Wins and Losses Don’t Tell the Whole Story

Jon Anderson returns for his latest musings from The Dish

It was announced today that the Yankees have fired their manager Joe Girardi. This is the third manager of a team that made the playoffs this year to be fired. The Nationals fired Dusty Baker and the Red Sox let John Farrell go after their exits from the divisional playoff rounds. This has confused a lot of people, because these three manager were seemingly very successful. Here are their accolades with the teams that just fired them:

Girardi: 10 seasons, .562 winning percentage, 6 playoff appearances, 1 World Series title (2009)
Baker: 2 seasons, 192 wins, 2 playoff appearances
Farrell: 5 seasons, .533 winning percentage, 3 playoff appearances, 1 World Series title (2013)

I think very few people would say that any of these three managers were unsuccessful in their time with their clubs, and they all had very good 2017 seasons, so their firing seems a bit unfair. Anybody who would argue that these three managers were unsuccessful would almost surely point to their inability to win a World Series super recently. That would be a ridiculous argument, but people make it all the time. Some people have completely unfair expectations of their sports team and expect them to never go more than a couple years without winning a championship, despite there being 29 or more teams in the league challenging them for it.

One of the arguments I have made about baseball my entire adult life is that the playoffs are largely uncontrollable. Baseball is an incredibly random game; a much worse team can and will beat a much better team on any given day. It takes dozens and dozens of games for the good teams to separate themselves from the bad. That’s why they play 162 games. You can’t play ten baseball games and then feel confident in saying the team with the most wins in those ten is the best. These teams make the playoffs and then have a seven game series (or five, or even one) determine how their season will end. Even a seven game series is incredibly random and will not show you who the better team is every time. Therefore, to judge a member of a team’s management by how their team does in the playoffs is just a terrible way to evaluate success, or lack thereof.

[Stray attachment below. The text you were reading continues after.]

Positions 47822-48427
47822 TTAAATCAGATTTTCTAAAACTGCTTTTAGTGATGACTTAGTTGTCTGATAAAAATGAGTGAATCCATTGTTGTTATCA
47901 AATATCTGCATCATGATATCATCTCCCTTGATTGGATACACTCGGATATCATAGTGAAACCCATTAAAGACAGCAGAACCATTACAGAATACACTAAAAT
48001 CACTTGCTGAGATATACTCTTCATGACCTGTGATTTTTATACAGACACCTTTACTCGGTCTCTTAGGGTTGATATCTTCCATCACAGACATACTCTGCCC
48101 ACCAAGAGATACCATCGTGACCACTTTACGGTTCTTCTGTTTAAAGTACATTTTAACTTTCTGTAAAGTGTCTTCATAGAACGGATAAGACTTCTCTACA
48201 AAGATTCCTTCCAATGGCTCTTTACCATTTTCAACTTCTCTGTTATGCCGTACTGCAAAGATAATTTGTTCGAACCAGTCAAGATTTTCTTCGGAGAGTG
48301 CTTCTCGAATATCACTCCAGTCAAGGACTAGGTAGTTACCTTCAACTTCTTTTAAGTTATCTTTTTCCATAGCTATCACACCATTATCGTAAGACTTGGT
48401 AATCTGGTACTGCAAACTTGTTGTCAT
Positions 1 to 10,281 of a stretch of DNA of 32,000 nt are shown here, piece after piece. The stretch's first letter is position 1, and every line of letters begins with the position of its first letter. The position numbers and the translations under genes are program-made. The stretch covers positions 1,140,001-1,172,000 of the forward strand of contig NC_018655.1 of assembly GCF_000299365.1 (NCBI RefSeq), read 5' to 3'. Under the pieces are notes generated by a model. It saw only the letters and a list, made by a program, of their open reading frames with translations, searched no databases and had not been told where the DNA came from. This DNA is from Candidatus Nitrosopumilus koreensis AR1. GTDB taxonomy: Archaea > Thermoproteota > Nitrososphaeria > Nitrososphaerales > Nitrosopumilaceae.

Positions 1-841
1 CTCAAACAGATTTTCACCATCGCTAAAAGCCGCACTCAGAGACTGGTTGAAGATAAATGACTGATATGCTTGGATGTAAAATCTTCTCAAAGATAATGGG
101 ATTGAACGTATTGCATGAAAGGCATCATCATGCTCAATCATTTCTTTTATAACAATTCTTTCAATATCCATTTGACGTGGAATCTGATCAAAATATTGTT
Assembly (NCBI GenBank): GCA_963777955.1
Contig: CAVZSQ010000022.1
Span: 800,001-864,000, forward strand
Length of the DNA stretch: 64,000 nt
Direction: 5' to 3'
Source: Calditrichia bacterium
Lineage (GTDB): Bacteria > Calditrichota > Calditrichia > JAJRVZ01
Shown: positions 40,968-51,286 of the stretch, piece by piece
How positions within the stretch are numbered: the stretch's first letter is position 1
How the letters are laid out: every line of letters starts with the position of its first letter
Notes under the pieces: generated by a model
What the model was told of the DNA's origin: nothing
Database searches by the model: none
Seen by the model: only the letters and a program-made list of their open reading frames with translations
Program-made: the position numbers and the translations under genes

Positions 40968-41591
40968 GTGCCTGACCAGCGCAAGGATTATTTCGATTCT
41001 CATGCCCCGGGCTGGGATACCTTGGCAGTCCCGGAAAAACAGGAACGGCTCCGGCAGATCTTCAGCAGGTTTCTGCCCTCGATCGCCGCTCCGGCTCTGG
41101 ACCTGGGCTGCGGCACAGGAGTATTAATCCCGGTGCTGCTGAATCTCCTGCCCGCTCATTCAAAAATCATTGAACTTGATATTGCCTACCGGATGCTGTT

I live in Pittsburgh, where we seem to have a real shortage of intelligent, reasonable sports fans. The Pirates recently went on a three year run of making the playoffs after not even having a winning record for twenty straight seasons. The Pirates had to play in that one-game series all three times and lost two of them. The one year they won, they lost 3-2 in the following best-of-five game series. A one game series is completely random, and a five game series is only slightly less random. However, your average Pittsburgh sports fan would tell you that the Pirates were not successful in those years because they didn’t get past the second round of the playoffs, completely ignoring the fact that the team won more games than all but one MLB team in that three year span despite playing with the crippling disadvantage that is being a small-market team in a league with no salary cap. Nonsense.

Another fallacy about baseball is the idea that the manager even makes a difference. While I can’t prove it at this time (I was going to try but don’t feel like spending an hour or more collecting data), my contention is that the manager of a team makes less than a three win difference on their record. Anybody who knows anything about Major League Baseball could have managed the Los Angeles Dodgers this year and they’d still be in the World Series right now.

To get back to the point of this post, I believe that these teams firing their managers had nothing to do with their win-loss record, and I think that is perfectly fine. The manager’s biggest impact on a team is probably his relationship with the players. I don’t care if a manager is undefeated in his career, if he’s a guy your players don’t like playing for, you fire him. I don’t know if that was the case in these situations, but my point is that stuff you don’t see on the stat sheet is much more important in the case of management. If I ran a team, I’d probably hire the cheapest somewhat-experienced Major League manager I could find that wasn’t a total buttwad and use the savings on better players. I do not think the Yankees, Red Sox, and Nationals front offices deserve all the heat they’ve been taking for firing “successful” managers – but I’m sure they don’t really need my condolences – they’ll sleep just fine this offseason.

Jon Anderson, aka “McEffect”, can be found at The Dish and on Twitter at @JonPGH. 

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